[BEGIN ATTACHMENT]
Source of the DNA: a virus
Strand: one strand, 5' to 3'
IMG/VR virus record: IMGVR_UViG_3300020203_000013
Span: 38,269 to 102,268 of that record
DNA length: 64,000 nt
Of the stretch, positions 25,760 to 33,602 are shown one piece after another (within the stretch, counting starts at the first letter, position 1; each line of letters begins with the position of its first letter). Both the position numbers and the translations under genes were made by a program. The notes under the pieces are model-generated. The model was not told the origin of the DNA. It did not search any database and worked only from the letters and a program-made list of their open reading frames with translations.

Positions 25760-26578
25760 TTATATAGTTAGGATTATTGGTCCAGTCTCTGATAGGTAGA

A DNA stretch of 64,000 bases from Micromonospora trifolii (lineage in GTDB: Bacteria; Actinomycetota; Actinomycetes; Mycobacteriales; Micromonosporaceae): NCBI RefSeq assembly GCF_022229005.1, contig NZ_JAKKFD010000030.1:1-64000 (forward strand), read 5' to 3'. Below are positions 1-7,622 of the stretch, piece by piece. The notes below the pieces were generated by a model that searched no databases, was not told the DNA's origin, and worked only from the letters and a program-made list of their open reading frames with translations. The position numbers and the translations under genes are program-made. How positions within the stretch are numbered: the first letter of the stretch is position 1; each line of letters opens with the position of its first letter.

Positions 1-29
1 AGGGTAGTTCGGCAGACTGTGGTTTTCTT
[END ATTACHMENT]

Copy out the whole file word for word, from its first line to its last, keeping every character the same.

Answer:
Source of the DNA: a virus
Strand: one strand, 5' to 3'
IMG/VR virus record: IMGVR_UViG_3300020203_000013
Span: 38,269 to 102,268 of that record
DNA length: 64,000 nt
Of the stretch, positions 25,760 to 33,602 are shown one piece after another (within the stretch, counting starts at the first letter, position 1; each line of letters begins with the position of its first letter). Both the position numbers and the translations under genes were made by a program. The notes under the pieces are model-generated. The model was not told the origin of the DNA. It did not search any database and worked only from the letters and a program-made list of their open reading frames with translations.

Positions 25760-26578
25760 TTATATAGTTAGGATTATTGGTCCAGTCTCTGATAGGTAGA

A DNA stretch of 64,000 bases from Micromonospora trifolii (lineage in GTDB: Bacteria; Actinomycetota; Actinomycetes; Mycobacteriales; Micromonosporaceae): NCBI RefSeq assembly GCF_022229005.1, contig NZ_JAKKFD010000030.1:1-64000 (forward strand), read 5' to 3'. Below are positions 1-7,622 of the stretch, piece by piece. The notes below the pieces were generated by a model that searched no databases, was not told the DNA's origin, and worked only from the letters and a program-made list of their open reading frames with translations. The position numbers and the translations under genes are program-made. How positions within the stretch are numbered: the first letter of the stretch is position 1; each line of letters opens with the position of its first letter.

Positions 1-29
1 AGGGTAGTTCGGCAGACTGTGGTTTTCTT